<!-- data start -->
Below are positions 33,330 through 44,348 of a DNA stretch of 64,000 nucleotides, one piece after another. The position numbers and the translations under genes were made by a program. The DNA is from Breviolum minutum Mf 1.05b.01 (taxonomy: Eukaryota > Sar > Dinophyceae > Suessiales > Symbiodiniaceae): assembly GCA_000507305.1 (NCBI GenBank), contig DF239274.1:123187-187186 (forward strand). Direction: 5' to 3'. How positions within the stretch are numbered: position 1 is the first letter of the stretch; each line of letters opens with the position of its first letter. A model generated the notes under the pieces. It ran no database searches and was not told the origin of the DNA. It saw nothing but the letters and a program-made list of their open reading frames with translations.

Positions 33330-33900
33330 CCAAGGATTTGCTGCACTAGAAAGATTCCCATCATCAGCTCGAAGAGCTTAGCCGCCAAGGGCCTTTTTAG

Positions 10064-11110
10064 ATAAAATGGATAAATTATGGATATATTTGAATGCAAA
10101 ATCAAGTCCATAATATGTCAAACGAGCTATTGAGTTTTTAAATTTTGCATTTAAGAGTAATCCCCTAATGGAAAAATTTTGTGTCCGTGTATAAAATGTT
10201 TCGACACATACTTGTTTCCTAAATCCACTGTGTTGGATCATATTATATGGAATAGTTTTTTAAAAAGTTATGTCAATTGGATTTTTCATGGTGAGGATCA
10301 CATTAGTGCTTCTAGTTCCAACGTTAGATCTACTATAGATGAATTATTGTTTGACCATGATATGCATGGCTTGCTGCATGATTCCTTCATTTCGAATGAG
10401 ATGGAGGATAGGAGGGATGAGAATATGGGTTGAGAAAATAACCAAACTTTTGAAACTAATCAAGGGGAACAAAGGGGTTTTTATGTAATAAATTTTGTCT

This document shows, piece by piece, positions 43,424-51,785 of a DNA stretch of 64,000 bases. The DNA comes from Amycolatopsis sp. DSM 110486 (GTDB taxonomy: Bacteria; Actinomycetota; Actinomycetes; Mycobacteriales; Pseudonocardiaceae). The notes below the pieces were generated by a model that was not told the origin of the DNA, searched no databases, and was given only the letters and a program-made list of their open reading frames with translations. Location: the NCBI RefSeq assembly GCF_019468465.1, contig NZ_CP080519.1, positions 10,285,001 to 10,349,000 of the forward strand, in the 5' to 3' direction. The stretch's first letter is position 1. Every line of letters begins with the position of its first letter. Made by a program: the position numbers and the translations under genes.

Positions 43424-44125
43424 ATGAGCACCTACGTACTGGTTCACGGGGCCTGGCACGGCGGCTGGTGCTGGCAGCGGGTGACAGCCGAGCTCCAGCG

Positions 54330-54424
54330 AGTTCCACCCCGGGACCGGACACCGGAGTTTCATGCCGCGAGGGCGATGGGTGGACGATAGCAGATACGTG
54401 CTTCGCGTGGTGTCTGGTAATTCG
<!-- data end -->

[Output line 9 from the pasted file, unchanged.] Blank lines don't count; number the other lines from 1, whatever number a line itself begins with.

10401 ATGGAGGATAGGAGGGATGAGAATATGGGTTGAGAAAATAACCAAACTTTTGAAACTAATCAAGGGGAACAAAGGGGTTTTTATGTAATAAATTTTGTCT